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Design of 2 Technologies and Applications to Service

Periodic Reporting for period 3 - D2Service (Design of 2 Technologies and Applications to Service)

Reporting period: 2018-09-01 to 2020-03-31

The D2Service project, which was completed in Mai 2020, aimed at simplifying fuel cell systems for both residential and commercial applications with respect to easy, fast and save system service and maintenance. The primary objective was to significantly reduce costs and labour for maintenance work to promote the distribution of energy-efficient fuel cell-based micro-CHP, supplemental power and backup power technology throughout Europe.
Fuel cells are a very efficient technology for generating electricity from natural gas or hydrogen, featuring high efficiencies and low pollutant and noise emissions. When used in micro-CHP units in building energy systems, a part of the waste heat from the electricity generation can be recovered and used to supply heat to the building. Another application is back-up power in case of power outages, where fuel cell-based systems efficiently and reliably provide clean electricity. Fuel cell appliances can thus make a valuable contribution to a cleaner energy supply.
As high-tech devices, these types of systems currently still require specially trained technicians for maintenance work and often non-standard components. In case of system failure, a specialist might have to travel a long distance to check and possibly repair a unit, which in turn is not producing energy during this time, leading to unnecessary high operational costs.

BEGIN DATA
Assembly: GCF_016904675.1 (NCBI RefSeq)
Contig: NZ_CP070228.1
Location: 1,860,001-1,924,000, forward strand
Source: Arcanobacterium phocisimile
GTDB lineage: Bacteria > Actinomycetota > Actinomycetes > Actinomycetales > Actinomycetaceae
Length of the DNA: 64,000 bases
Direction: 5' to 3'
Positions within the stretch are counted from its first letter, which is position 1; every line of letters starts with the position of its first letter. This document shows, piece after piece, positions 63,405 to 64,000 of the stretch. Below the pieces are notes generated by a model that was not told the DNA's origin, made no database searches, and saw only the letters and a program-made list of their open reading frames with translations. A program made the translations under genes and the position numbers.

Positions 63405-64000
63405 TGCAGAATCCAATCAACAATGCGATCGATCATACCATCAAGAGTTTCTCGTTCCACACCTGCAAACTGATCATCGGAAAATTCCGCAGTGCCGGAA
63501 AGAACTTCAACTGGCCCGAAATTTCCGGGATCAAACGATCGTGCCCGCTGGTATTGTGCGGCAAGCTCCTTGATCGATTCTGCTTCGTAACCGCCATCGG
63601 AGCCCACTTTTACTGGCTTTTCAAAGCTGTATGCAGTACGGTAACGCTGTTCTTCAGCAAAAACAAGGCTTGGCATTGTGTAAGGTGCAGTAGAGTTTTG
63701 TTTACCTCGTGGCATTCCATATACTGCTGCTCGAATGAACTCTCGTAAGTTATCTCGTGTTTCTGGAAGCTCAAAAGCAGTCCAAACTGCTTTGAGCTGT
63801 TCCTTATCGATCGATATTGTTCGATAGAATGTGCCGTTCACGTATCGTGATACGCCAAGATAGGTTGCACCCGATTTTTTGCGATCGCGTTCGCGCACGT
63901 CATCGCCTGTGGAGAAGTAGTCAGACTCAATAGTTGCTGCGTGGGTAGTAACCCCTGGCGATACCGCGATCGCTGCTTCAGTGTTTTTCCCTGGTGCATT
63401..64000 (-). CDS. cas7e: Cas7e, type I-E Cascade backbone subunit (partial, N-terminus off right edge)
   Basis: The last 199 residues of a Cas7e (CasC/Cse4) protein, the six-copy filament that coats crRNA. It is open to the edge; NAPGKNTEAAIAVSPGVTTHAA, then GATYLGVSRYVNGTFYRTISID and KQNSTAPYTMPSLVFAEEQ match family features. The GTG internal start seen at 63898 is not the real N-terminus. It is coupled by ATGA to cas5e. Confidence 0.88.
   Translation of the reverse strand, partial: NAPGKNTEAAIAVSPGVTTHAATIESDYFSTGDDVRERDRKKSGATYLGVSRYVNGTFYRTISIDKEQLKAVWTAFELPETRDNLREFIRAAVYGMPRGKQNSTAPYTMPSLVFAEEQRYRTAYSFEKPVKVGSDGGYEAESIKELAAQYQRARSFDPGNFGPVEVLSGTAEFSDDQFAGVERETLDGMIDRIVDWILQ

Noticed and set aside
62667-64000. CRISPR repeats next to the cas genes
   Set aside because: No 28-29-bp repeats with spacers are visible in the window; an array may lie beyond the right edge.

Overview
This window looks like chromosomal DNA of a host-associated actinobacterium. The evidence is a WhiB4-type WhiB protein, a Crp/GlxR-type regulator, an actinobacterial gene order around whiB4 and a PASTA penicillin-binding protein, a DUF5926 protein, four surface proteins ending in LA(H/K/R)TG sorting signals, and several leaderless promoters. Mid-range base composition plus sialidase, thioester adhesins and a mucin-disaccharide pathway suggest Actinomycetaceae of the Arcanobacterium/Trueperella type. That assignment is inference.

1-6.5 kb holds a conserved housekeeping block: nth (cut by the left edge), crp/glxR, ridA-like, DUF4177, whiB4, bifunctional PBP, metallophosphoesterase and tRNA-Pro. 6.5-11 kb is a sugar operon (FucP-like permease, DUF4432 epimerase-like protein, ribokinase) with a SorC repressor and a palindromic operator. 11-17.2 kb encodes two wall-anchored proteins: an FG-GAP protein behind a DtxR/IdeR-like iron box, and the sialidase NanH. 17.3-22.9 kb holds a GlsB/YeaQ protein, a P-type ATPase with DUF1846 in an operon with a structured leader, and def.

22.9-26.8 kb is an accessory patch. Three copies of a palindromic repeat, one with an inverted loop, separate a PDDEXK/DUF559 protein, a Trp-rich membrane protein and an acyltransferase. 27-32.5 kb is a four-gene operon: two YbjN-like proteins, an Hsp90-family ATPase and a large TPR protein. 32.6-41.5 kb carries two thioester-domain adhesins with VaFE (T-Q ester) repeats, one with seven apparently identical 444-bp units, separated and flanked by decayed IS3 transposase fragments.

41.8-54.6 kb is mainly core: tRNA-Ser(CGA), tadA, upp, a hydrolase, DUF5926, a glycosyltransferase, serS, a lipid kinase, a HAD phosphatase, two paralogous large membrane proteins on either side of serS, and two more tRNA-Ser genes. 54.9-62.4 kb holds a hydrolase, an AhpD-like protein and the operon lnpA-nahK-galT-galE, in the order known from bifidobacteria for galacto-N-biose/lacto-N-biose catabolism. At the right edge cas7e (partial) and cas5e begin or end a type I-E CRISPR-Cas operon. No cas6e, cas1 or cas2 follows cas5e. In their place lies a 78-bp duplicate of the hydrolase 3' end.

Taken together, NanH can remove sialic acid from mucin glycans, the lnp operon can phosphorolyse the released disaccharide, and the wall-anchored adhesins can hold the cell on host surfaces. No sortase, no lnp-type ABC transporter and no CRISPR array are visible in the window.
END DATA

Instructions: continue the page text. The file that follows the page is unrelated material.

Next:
The project therefore focussed on the following aspects:
- System layout improvement for easier maintenance and components exchange, allowing for shorter service times.
- Individual component improvement and standardisation for easier replacement and increased durability, reducing service frequency.
- Remote monitoring improvement for earlier failure detection and avoidance of expensive service visits.
- Development of manual design guidelines to allow non-specialised technicians to perform routine service tasks.
A consortium of project partners from four European countries jointly worked on these aspects. Two different fuel-cell technologies – PEMFC and SOFC –were employed in different systems being improved in the project. In all addressed aspects concerning service, the project achieved significant improvements in term of reduction of service effort, service time, component and system durability, and service task complexity to enable non-specialised technicians to do elementary service work. The improvements have been tested and verified in a field trial on in total six systems.
In a first phase, the micro-CHP systems were analysed with respect to their serviceability aspects. Costs and efforts of service tasks were evaluated and the most important aspects were identified. National and European field trials were examined to gather further information on maintenance demand and failure causes.
In parallel, work was done on the improvement of important components. Coating methods of the cathode-side heat exchanger to reduce the chromium evaporation and subsequent stack CO-poisoning were investigated and successfully applied. New catalyst material for the Hydrodesulphurisation (HDS) unit with a strongly increased durability has been identified. Tests performed within the project duration indicate that a life time of 60,000 hours can be reached.
Developments of the SOFC micro-CHP system focused on redesigning the system layout to allow easier access for exchange and maintenance tasks and on improving lifetime and serviceability of individual components, such as stack, desulphurization, water treatment and air filter units.